From an equipment standpoint, a solo racer has to be completely self-sufficient. You can’t bum a cliff bar or a tire patch off a teammate when you’re a solo racer. This means having enough food and drink, inner tubes, tools, etc. This also means more redundancy. A spare compass is a must and for night races, spare lights and batteries are also a must. If you’re out there bushwhacking alone at night and you lose your light, you’re not going anywhere until sunrise. Some organizations even require solo competitors to carry a GPS tracking device for extra safety. All this extra equipment leads to a slightly heavier pack compared to racing with a team.

Finally, one of the biggest challenges in racing solo is motivation. With adventure racing, different route choices and race strategies sometimes separate teams to the point of not seeing another team or racer for hours at a time. When you’re alone, you really have to keep reminding yourself that you’re in a race and to keep moving as fast as you can the entire time. It’s easy to space out and start going at a relaxed pace if you’re not paying attention. My usual motivation is to picture myself sitting at my desk on Monday morning looking at the race results and seeing myself beaten by two minutes or one checkpoint and thinking why didn’t I just go a tiny bit faster?

As you can see, there are many pros and cons to weigh when deciding whether racing solo is for you. In general there are extra challenges but the sense of accomplishment can make it all worth it.


Thanks to Chris for this great write up. What do all you out there think about solo racing? Would you do it?

2nd Race Update for the Jersey Inferno

One Month to go

Hope all you adventure racers are training hard — the summer season is about to get really busy. NYARA has a few great events coming up including the Jersey Inferno — a 10 hour race in Northern New Jersey known for being a challenge. The Race Directors just released the second race update and it is filled with great info, including an overview of the race sections to help you prepare. Check it out! And register for the race!! Also, if you or anyone you know is interested in volunteering please email

Inferno Update 2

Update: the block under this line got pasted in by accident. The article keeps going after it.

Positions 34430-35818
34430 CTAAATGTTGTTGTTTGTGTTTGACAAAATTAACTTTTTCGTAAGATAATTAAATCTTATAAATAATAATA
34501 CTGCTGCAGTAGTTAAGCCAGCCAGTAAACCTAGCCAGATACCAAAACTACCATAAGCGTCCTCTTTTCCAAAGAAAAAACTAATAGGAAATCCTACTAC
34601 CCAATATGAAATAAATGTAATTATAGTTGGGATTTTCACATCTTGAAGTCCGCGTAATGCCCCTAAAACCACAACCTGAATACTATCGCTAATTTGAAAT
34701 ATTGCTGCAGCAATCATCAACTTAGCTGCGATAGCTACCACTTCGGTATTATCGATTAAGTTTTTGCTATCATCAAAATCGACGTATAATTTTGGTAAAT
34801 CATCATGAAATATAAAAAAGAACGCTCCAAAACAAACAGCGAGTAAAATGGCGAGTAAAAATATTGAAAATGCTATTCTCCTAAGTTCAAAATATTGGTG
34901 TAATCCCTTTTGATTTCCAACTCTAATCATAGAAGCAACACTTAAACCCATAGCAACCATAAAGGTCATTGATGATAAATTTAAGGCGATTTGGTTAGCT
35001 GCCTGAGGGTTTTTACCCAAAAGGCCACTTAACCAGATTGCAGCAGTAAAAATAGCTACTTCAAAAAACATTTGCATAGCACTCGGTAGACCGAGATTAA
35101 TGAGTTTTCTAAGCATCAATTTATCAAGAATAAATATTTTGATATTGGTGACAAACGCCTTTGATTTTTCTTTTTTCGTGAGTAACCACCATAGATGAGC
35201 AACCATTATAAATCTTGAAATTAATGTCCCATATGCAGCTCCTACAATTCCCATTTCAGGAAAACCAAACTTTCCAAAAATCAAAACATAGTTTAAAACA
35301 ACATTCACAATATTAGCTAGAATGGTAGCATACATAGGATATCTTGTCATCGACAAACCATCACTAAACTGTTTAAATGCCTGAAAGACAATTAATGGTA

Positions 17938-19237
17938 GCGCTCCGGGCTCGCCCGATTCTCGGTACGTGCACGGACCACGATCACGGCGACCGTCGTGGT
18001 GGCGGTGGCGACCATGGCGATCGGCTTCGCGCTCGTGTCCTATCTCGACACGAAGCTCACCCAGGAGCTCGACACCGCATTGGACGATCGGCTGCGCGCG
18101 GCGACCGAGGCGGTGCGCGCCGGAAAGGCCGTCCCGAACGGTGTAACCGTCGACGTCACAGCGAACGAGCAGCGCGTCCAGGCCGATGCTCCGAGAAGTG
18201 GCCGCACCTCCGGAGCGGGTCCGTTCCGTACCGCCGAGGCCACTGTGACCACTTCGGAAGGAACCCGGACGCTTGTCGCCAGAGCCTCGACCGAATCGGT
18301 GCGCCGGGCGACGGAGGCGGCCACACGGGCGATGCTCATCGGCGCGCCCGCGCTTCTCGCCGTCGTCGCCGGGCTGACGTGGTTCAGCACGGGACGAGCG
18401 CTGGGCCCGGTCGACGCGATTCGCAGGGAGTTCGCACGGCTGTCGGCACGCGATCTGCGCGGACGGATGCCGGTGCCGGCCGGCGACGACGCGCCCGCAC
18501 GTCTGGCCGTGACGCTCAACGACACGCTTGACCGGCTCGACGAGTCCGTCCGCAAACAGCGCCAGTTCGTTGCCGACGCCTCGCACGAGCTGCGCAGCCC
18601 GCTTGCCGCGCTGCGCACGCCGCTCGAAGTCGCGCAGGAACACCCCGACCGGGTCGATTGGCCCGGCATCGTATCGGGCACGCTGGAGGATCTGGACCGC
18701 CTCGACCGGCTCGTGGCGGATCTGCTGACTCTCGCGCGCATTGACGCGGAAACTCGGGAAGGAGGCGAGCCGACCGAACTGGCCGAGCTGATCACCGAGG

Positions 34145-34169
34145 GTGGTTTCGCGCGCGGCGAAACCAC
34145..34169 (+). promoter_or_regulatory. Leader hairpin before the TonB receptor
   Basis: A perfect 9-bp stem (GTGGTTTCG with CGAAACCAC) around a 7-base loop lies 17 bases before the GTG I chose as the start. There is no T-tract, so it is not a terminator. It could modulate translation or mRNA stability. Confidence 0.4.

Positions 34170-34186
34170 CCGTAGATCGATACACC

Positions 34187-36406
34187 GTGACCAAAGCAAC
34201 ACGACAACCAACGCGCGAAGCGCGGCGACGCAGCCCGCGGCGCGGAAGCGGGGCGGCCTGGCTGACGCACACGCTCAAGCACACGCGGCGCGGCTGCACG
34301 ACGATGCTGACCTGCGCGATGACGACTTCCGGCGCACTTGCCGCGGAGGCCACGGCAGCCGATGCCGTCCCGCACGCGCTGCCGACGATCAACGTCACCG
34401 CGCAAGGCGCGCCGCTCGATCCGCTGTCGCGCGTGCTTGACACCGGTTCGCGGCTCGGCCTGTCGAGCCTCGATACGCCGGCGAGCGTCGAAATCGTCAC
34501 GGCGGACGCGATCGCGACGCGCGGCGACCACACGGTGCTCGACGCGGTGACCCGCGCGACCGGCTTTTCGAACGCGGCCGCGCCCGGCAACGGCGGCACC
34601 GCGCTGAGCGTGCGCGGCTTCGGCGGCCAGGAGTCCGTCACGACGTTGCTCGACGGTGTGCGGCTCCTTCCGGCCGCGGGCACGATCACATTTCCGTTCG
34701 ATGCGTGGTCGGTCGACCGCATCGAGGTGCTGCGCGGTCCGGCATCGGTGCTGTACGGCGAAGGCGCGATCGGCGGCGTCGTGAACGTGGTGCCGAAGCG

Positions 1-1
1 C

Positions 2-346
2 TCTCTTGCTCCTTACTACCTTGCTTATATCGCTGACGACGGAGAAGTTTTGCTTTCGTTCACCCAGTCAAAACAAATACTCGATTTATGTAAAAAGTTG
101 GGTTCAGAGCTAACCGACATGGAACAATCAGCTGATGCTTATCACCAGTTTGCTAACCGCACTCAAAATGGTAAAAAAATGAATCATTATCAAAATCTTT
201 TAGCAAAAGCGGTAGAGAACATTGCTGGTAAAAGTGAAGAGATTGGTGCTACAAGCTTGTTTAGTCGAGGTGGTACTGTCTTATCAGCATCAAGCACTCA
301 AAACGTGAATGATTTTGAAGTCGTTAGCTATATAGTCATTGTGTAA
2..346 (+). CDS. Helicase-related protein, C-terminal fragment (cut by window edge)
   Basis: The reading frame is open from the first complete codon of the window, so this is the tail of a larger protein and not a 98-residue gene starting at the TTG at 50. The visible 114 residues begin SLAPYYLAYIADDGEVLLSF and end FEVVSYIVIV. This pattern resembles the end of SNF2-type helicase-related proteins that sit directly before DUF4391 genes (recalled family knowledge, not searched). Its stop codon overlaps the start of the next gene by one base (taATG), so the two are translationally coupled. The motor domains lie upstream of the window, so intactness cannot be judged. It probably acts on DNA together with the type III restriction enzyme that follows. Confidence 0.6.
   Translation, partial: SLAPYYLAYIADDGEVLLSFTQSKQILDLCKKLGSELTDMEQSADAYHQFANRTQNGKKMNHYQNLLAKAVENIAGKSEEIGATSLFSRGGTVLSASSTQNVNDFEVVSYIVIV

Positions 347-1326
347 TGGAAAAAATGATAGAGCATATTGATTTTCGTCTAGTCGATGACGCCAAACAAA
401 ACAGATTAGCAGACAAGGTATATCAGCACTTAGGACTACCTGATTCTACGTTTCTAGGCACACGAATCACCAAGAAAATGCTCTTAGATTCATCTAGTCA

Pack Rafting Strategies: Hand Paddle How-to

NYARA will have three teams racing at this year’s Untamed New England 4-day race in Maine. One signature of Untamed is the pack raft section. Most adventure races have trek sections, paddle sections and bike sections. Untamed likes to link up the trekking and paddling into a unique section that involves long distance trekking with strategic waterways/crossings. Alpacka Raft (a race sponsor and general supporter of AR) makes some great boats which have become the gold standard for races that include pack rafting.

The overall goal of the pack rafting section (aside from not popping your boat) is to keep weight down and speed up. Teams have a number of strategies from using four individual boats, to squeezing two people into a one person boat. Some teams use kayak paddles that collapse into four pieces others rely on hand paddles. Here’s a quick how-to that gives you step by step instructions for DIY hand paddles. The big upsides include: huge cost savings (these babies can be made for the price of a 5 gallon bucket), weight savings (they weigh almost nothing) and space savings (they take up almost no room in the pack).

For all you visual learners out there, here is the step by step in photos. For everyone else, we will detail the steps below.

This whole process will take under 15 minutes.
1. Get a five gallon bucket
2. Using a hack saw, cut off the thick ring at the top if the bucket
3. Flip onto its side with the newly cut side facing you
4. Lay your hand on the bucket with fingers slightly spread out (like how you would paddle)
5. Trace an arc around your hand
6. Using some heavy duty scissors and/or exacto knife, cut out the shape you traced
7. Place hand on the cutout and mark (about knuckle height) outside your first and third fingers
8. Use a big ol’ nail to punch holes into your two marks
9. Get something stretchy — elastic, an old bike tube, etc.
10. Stick the elastic through the hole on the left, tie a knot on the back side (concave side)
11. Pull the stretchy stuff through the second hole so that it is laying flush on the surface ( you want it to have enough tension to hold onto your fingers) then trim and tie off

There you have the finished product — with some action shots. We will keep you posted on how well they work in our tests.